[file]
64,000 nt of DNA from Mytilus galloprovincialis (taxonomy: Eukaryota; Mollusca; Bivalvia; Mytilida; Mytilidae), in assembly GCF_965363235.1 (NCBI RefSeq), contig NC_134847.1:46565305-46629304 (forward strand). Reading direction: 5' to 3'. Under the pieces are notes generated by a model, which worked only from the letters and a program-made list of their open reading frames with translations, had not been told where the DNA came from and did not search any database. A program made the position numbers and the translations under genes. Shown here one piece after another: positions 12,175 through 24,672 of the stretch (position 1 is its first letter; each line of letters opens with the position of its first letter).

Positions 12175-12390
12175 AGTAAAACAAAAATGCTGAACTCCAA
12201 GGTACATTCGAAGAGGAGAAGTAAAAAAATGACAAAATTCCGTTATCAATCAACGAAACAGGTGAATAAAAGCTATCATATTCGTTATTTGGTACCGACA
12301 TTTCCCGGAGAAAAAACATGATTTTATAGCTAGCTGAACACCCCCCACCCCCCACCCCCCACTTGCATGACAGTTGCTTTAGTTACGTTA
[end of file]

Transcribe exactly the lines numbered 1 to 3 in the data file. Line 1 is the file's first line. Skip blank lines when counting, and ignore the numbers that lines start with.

64,000 nt of DNA from Mytilus galloprovincialis (taxonomy: Eukaryota; Mollusca; Bivalvia; Mytilida; Mytilidae), in assembly GCF_965363235.1 (NCBI RefSeq), contig NC_134847.1:46565305-46629304 (forward strand). Reading direction: 5' to 3'. Under the pieces are notes generated by a model, which worked only from the letters and a program-made list of their open reading frames with translations, had not been told where the DNA came from and did not search any database. A program made the position numbers and the translations under genes. Shown here one piece after another: positions 12,175 through 24,672 of the stretch (position 1 is its first letter; each line of letters opens with the position of its first letter).

Positions 12175-12390
12175 AGTAAAACAAAAATGCTGAACTCCAA